Friday, March 21, 2008

The root problem?

The root problem isn't something keen to fit in the guise of normal words. It's something that one could spend a very long time explaining without ever getting much across the void between two minds. It can be clearly defined and remain ambiguous. The root problem, to begin, is the question. The question as it is a whole concept, not a mere iteration of said concept. It is very important, however, to emphasize that the root problem is also the answer, particularly in the manner that it, the answer, becomes a question itself. Thus, the root problem is the question and the answer.

You can't take my gold.

The other day I visited a strangers house, and, for a time, it was uneventful. Two of the few people in the room, friends, men, were talking about guns and how fun they were. One of the men brought up the practical aspects of gun ownership: "When you have a gun, nobody can take your gold."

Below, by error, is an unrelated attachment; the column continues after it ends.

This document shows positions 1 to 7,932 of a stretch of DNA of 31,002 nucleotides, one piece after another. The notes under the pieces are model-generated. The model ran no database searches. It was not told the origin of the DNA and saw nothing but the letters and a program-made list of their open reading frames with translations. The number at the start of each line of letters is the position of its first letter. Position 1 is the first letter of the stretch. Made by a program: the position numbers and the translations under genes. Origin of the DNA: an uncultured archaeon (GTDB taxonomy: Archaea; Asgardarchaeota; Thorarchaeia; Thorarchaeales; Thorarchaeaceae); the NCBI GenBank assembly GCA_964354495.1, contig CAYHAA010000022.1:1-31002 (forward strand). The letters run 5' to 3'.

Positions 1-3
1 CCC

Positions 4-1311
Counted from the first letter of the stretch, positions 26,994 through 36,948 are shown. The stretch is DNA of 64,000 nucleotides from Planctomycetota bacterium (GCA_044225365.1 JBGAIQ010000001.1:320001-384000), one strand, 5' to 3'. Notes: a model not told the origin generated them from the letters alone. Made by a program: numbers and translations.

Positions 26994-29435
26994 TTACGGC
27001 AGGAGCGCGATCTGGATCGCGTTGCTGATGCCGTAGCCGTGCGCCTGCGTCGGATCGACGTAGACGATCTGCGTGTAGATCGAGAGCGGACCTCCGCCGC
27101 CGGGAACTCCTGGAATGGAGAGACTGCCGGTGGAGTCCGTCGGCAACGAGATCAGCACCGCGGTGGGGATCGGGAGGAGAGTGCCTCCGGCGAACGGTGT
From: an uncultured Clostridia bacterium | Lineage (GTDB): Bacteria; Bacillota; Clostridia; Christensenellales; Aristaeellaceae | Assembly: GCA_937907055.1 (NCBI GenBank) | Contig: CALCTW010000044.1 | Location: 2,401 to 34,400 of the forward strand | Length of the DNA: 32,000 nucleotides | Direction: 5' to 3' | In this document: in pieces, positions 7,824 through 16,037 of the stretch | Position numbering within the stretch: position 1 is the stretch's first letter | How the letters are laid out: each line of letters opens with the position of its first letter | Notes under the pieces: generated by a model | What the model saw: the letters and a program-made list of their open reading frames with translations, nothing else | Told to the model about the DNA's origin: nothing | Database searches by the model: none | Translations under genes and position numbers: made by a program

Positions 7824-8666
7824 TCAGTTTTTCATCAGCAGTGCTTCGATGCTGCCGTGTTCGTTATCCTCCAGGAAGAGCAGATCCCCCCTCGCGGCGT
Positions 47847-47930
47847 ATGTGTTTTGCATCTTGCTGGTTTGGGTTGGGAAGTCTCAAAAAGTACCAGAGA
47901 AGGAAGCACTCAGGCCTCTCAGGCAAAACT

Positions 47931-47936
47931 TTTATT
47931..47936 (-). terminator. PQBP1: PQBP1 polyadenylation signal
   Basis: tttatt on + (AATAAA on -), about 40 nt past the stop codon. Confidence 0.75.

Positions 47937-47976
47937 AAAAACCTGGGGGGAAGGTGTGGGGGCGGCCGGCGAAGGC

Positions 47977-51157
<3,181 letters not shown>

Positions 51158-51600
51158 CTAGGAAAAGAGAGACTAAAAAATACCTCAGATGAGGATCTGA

"Yes," the friend confirmed.

"And not only that, when you have a gun, you can take other people's gold."
It was at this point that my friend, whom I admire for his wisdom, spoke up joining the conversation.

"You can't take my gold."

"If I had a gun, I could take your gold. You couldn't stop me. Even if you had a gun, you wouldn't be expecting me."

"You can't take my gold." My friend repeated, simply, with a grin.

I am not one who enjoys conflict. I was very uncomfortable and couldn't understand why my friend persisted so.

"Dude. I've had a gun pulled on me and let me tell you, when you see a gun, you know at any moment you could die. When you see a gun, you empty your pockets."

"I've had guns pulled on me. But you can't take my gold."

I could stand it no longer; I went outside to escape the pressure.

For a few days I pondered this scenario as it repeatedly surfaced in my conscious thought dialog. It did seem that someone with a gun could surely take someone else's gold quite easily, yet my friend had never wavered in his confidence. This friend, great as he is, I knew, has an ego. I had thought all along that he was being egotistical, sparring with words exhibiting strength and fearlessness; primal superiority, I thought, rode the undertone of his words... until it struck me.

Ryan's gold isn't made of metal.